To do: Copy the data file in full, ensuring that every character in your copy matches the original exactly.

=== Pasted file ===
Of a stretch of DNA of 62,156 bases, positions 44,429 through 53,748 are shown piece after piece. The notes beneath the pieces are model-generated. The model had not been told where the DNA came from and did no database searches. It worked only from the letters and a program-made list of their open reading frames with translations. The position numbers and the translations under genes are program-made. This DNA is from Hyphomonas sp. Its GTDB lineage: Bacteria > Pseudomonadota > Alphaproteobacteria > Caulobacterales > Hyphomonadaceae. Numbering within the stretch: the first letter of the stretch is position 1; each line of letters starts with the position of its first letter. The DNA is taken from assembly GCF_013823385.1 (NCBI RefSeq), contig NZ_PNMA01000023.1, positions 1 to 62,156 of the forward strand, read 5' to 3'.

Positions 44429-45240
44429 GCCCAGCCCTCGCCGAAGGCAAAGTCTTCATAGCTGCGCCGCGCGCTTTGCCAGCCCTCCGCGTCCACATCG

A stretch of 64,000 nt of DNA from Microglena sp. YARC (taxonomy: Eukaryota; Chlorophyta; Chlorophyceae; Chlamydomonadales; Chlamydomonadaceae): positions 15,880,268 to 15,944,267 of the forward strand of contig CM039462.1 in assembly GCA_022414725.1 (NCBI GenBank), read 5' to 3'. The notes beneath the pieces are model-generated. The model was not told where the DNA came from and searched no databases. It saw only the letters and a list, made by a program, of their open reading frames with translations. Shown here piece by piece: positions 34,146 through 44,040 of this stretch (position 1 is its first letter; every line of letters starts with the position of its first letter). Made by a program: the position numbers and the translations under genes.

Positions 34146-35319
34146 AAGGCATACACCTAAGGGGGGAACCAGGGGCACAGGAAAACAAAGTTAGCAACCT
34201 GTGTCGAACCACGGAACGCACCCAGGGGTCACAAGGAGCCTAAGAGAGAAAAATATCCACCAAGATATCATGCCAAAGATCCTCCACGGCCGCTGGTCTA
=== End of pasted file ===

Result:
Of a stretch of DNA of 62,156 bases, positions 44,429 through 53,748 are shown piece after piece. The notes beneath the pieces are model-generated. The model had not been told where the DNA came from and did no database searches. It worked only from the letters and a program-made list of their open reading frames with translations. The position numbers and the translations under genes are program-made. This DNA is from Hyphomonas sp. Its GTDB lineage: Bacteria > Pseudomonadota > Alphaproteobacteria > Caulobacterales > Hyphomonadaceae. Numbering within the stretch: the first letter of the stretch is position 1; each line of letters starts with the position of its first letter. The DNA is taken from assembly GCF_013823385.1 (NCBI RefSeq), contig NZ_PNMA01000023.1, positions 1 to 62,156 of the forward strand, read 5' to 3'.

Positions 44429-45240
44429 GCCCAGCCCTCGCCGAAGGCAAAGTCTTCATAGCTGCGCCGCGCGCTTTGCCAGCCCTCCGCGTCCACATCG

A stretch of 64,000 nt of DNA from Microglena sp. YARC (taxonomy: Eukaryota; Chlorophyta; Chlorophyceae; Chlamydomonadales; Chlamydomonadaceae): positions 15,880,268 to 15,944,267 of the forward strand of contig CM039462.1 in assembly GCA_022414725.1 (NCBI GenBank), read 5' to 3'. The notes beneath the pieces are model-generated. The model was not told where the DNA came from and searched no databases. It saw only the letters and a list, made by a program, of their open reading frames with translations. Shown here piece by piece: positions 34,146 through 44,040 of this stretch (position 1 is its first letter; every line of letters starts with the position of its first letter). Made by a program: the position numbers and the translations under genes.

Positions 34146-35319
34146 AAGGCATACACCTAAGGGGGGAACCAGGGGCACAGGAAAACAAAGTTAGCAACCT
34201 GTGTCGAACCACGGAACGCACCCAGGGGTCACAAGGAGCCTAAGAGAGAAAAATATCCACCAAGATATCATGCCAAAGATCCTCCACGGCCGCTGGTCTA